A reader asked me about those cutting edge fashion magazines that require photographers to cover their own expenses and if I really think the magazine is too poor to pay for it themselves. I’m going to need a little help from my readers who’ve worked at one of these magazines (on the inside) to get the straight dope, but I’d say like many things in this industry, it’s the way it’s always been done so people just keep doing it that way. These magazines serve as sourcebooks for the fashion industry so I can see why the competition is so cutthroat and why photographers would shoot something for a loss, the potential upside of landing a major fashion advertising campaign can make you loco. It’s not unlike taking out an ad or spending money on marketing, so as long as it’s an effective way to reach potential clients then it’s worth it.
I also wanted to address the question of photography contests which, I’ll just say right now to make it perfectly clear, all photo editors and art buyers use contests to find photographers and in many ways they’re better then the paid advertising in sourcebooks because you can’t just buy an ad to get in, you have to be selected, so that means the junk is usually weeded out. Plus, I always made the magazine pay for the books so it’s no skin off my back to have one hanging around to flip through once and awhile.
What really pisses people off is they’re not fair. Well, they’re not supposed to be fair. They’re supposed to reflect the taste of whomever is on the judging panel and the point of view of the publication that created it. Also, I think the entry fees bother people (PDN 30 doesn’t have an entry fee FYI) because sometimes it seems like a dummy tax where first time entrants with no hope of getting selected make these things profitable or maybe photographers who don’t fit with the judges aesthetic submit every year but never get selected. You simply can’t do this without an entry fee otherwise everyone and their uncle would submit and it also keeps the dart throwing to a minimum forcing photographers to make a decision and choose their best work and not make the judges do the edit for them.
I use American Photography (here) and SPD (here) to get inspired and see who’s hot and when we’re stuck we usually thumb through them to discover a new approach or a new way of thinking about the assignment we have to make “hey, we don’t have to send Chris Buck to Kansas for several weeks to dig up all the characters in this story, instead let’s get this guy here in American Photography to build a miniature set and make all these funny scenes the writer describes.”
Lastly, I use PDN to find people I’ve never heard of, because well, they always seem to publish people I’ve never heard of. Sure, I think they’re biased in some areas but it’s a magazine and like any good magazine it’s a reflection of the people working there not a reflection of what they think other people will think about them. They also have real pressures from Publishers, Circulation Directors and CFO’s to keep everything running smoothly. I think you will find that publishing 30 new photographers every year that appeal to both mainstream buyers and all your photographer readers is more difficult than it sounds.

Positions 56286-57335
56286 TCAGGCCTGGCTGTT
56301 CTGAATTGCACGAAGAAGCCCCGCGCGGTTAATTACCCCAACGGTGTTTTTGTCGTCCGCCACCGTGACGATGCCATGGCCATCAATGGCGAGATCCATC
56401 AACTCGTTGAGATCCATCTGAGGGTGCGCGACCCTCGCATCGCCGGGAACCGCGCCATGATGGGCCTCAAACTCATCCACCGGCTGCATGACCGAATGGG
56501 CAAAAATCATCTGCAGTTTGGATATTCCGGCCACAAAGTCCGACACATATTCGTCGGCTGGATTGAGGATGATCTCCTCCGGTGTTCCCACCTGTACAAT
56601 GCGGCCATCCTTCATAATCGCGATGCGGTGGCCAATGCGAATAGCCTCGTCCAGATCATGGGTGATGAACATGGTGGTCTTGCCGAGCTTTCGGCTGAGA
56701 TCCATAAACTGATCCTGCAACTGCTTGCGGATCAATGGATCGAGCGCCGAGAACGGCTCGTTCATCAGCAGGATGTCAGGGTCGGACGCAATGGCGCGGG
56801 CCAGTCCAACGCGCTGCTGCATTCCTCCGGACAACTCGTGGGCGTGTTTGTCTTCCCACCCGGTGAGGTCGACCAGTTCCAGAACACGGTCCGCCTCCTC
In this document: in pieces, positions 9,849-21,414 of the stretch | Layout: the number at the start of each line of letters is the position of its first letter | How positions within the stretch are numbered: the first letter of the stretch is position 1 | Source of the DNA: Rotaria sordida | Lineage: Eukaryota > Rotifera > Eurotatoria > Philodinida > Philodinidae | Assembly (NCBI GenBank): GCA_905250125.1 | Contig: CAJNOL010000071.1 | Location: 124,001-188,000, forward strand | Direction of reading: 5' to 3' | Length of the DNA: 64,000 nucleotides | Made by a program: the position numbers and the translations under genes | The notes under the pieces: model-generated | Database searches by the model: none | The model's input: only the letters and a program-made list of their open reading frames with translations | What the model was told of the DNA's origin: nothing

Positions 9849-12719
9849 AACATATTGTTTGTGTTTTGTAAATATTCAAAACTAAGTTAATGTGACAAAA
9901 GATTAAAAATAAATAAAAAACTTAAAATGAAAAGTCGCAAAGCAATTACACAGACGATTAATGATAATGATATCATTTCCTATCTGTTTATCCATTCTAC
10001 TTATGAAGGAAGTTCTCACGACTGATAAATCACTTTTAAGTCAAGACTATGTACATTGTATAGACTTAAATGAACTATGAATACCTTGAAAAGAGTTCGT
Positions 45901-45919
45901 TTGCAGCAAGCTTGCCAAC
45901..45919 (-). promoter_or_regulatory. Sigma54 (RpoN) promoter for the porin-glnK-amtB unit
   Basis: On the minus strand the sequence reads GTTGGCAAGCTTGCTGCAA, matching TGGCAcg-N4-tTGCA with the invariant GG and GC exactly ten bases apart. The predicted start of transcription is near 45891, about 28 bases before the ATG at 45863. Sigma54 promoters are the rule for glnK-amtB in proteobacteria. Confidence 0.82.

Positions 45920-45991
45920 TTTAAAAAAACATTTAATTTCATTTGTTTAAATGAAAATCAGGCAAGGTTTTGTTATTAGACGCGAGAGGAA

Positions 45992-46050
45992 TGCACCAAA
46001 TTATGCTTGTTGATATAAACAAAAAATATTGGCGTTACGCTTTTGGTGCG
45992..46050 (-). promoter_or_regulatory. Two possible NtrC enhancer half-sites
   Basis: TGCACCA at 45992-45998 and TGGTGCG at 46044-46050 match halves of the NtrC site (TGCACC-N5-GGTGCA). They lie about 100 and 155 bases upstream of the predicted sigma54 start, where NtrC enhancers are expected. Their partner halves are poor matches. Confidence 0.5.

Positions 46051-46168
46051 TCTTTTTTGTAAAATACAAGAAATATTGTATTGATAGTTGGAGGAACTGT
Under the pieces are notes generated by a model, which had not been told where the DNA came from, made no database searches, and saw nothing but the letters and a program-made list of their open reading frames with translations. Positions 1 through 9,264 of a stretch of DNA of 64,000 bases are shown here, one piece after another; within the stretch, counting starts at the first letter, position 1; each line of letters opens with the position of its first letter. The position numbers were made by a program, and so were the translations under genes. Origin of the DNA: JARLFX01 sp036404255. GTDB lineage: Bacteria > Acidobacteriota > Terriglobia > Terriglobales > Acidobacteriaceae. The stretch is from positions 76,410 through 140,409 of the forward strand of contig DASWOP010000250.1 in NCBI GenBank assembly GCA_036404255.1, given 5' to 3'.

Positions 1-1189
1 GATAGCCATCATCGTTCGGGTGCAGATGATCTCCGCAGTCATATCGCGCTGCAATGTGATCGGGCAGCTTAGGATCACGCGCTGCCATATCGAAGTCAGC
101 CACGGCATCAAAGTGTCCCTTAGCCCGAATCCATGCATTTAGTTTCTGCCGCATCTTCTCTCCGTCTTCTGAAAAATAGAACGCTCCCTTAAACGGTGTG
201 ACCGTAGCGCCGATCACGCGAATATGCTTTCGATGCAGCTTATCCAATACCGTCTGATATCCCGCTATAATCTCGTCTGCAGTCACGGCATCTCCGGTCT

Update from inside a small cutting edge fashion magazine:
“While we do generally try to offer some money to our photographers to cover expenses, we have an incredibly minuscule operating budget; I’ve turned in issues where our total photography budget turns out to be less than the usual photo budget per page of larger magazines. This is, in fact, a matter of necessity; we just don’t have that much money to work with so there’s not much room to accommodate huge production costs. Usually our photographers do end up shooting at some cost to themselves, even though we cover film, assistants, food, and the rest as best as we can.
I’d say that the reasons for doing so are two-fold: First, as you said, it’s like taking an ad out for yourself. We’ve taken a chance on young photographers who have then gone on to win top awards for us. They’ve ended up shooting at much larger magazines and for huge advertising
clients. But that doesn’t explain the fact the we continue to draw on those same photographers who are making it and don’t “need” us anymore.
There’s a second aspect, at least to our magazine, that usually accounts for the willingness of photographers to shoot for free. What I generally offer to photographers that I trust is an opportunity to work out somewhat off the wall, non-traditional ideas that might not fit into a more mainstream editorial project. We can serve as a playground for great concepts, adventurous fashion and still-life, and cutting-edge photography. While the downside is that some of the chances I’ve taken end up tanking, the potential rewards–non-monetary as they might be–are pretty great. In other words: no gray background fashion stories.”